When an HTTP client (generally a web browser) requests a URL that points to a directory structure instead of an actual web page within the directory, the web server will generally serve a general page, which is often referred to as a main or "index" page.
index.html is the traditional filename for such a page, but most modern HTTP servers offer a configurable list of filenames that the server can use as an index. If a server is configured to support server-side scripting, the list will usually include entries allowing dynamic content to be used as the index page (e.g. index.php, index.shtml, default.asp). An example is the popular open source web server Apache, where the list of filenames is controlled by the DirectoryIndex directive in the main server configuration file or in the configuration file for that directory.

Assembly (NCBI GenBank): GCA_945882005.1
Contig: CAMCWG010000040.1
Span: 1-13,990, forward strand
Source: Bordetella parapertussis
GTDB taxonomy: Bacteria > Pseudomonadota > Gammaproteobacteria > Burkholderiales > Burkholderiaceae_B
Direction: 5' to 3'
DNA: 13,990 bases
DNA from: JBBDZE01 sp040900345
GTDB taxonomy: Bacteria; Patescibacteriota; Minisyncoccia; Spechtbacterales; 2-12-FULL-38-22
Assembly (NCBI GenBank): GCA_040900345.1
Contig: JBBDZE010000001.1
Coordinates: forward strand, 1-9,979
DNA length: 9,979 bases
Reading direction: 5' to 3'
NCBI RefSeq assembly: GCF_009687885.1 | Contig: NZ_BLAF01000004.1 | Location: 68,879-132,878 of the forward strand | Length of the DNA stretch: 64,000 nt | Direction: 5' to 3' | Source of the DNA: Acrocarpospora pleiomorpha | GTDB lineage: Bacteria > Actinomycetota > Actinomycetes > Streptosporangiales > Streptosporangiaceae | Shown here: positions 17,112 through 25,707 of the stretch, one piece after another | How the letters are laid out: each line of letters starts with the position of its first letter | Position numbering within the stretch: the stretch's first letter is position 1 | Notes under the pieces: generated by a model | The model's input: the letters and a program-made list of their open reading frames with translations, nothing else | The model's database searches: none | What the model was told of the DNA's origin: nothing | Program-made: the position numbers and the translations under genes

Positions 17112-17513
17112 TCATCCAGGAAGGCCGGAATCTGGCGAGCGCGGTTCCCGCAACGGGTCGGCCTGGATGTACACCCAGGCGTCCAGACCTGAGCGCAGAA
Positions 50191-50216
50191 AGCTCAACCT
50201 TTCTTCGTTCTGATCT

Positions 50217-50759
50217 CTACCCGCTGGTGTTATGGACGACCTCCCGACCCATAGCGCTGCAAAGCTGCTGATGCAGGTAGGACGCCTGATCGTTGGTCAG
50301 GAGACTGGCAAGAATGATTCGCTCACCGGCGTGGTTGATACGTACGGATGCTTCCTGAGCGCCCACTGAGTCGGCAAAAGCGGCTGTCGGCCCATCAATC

If the server is unable to find a file with any of the names listed in its configuration, it may either return an error (generally 404 Not Found) or generate its own index page listing the files in the directory. Usually this option is also configurable.
In theory, for relative links to function properly, the URL pointing to a directory should end with a forward slash. Otherwise most web servers will send an HTTP redirect to add the slash.
For example, strictly speaking
http://www.example.com is not a valid URL and most browsers and servers will redirect to
http://www.example.com/ where the index page from the root directory will be displayed.